Some people did take the game seriously, didn’t they. :wary:


Initially, I surmised that Club Penguin was destroyed by Disney itself for putting their management on other projects, and also disregard for the game. Due to recent controversial events resurfacing the old game, it provokes a thought of whether our community that killed the game or not. Club Penguin intended to be a place where children can socialize, make friends, and have fun. Similar to Native Americans, Disney and their audience were the first inhabitants of the land we call Club Penguin. Later, armies arrived on our own ship and brought diseases to the New World we sought out. Unfortunately, a vaccine could have never been found because the problems kept getting worse. Symptoms kept mutating from the initial virus, making it harder for Club Penguin’s moderation to contain. One by one, problem after problem, it happened to be that Disney abandoned their ship first, leaving the problematic pilgrims in the land they raised. With the disappearance of the original settler, Club Penguin was left to die. In spite of the fact that the community joined together for the sake of rebuilding the game, the original settlers had to return to take back what was theirs. Disney created CP as a place for kids to safely network, but unfortunately, armies corrupted it.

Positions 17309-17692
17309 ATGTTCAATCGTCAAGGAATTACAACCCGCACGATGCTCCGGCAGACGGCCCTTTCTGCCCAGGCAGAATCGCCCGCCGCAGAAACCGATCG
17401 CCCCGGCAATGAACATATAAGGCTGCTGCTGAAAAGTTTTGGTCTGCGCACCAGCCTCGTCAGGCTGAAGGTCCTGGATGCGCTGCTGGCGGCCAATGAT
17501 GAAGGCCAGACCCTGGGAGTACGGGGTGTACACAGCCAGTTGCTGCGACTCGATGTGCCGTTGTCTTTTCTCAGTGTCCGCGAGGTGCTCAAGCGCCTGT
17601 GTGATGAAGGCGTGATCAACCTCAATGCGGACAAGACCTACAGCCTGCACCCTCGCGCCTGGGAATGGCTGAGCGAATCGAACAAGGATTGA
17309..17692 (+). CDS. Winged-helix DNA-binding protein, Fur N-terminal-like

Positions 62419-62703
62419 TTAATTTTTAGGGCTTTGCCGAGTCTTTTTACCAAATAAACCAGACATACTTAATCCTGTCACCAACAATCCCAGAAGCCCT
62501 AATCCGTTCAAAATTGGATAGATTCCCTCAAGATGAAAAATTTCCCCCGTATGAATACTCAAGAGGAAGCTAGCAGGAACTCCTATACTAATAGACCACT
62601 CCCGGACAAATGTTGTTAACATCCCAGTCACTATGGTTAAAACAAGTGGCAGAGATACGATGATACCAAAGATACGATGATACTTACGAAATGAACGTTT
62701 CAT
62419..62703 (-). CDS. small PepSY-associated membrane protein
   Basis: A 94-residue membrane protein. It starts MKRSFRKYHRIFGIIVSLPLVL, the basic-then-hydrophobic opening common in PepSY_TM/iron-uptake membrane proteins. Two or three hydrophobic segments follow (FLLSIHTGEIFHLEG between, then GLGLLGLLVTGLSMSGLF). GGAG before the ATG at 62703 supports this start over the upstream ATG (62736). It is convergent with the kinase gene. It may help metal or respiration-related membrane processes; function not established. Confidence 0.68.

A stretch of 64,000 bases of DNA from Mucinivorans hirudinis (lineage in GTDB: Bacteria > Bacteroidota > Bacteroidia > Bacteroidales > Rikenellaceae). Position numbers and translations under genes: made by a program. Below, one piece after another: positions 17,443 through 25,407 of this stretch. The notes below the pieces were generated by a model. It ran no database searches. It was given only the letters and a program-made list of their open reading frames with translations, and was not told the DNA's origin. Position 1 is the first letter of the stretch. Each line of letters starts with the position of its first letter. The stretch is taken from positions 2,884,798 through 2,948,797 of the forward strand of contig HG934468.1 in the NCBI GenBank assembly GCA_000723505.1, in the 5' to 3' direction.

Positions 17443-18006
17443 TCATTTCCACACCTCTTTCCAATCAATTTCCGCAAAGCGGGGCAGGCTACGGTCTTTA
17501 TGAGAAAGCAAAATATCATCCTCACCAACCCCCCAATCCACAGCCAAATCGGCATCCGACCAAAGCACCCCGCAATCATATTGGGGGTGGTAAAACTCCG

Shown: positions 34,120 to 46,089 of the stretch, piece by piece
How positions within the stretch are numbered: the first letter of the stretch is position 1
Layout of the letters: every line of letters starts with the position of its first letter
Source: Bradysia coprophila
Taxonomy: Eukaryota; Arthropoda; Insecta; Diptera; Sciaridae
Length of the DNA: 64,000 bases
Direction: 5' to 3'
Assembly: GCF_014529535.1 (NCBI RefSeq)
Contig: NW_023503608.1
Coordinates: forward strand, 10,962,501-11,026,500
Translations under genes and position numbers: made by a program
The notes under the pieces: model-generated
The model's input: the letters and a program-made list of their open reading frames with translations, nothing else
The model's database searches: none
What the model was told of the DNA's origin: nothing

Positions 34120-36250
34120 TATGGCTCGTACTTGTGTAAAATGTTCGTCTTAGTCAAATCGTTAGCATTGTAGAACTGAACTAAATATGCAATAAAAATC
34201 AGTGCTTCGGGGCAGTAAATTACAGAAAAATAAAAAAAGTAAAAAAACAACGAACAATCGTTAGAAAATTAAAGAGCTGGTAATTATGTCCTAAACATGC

But what do YOU think? Are armies to blame for Club Penguin’s shut down? Or did we benefit Disney? Did Bam deserve the title of Biggest Savage of All Time? Let us know what you think in the comments below!


CP Army Hub’s Army Reject & Graphic Designer

One Response

  1. Now that was one hell of a post.


Leave a Reply

Fill in your details below or click an icon to log in:

WordPress.com Logo

You are commenting using your WordPress.com account. Log Out /  Change )

Google photo

You are commenting using your Google account. Log Out /  Change )

Twitter picture

You are commenting using your Twitter account. Log Out /  Change )

Facebook photo

You are commenting using your Facebook account. Log Out /  Change )

Connecting to %s

%d bloggers like this: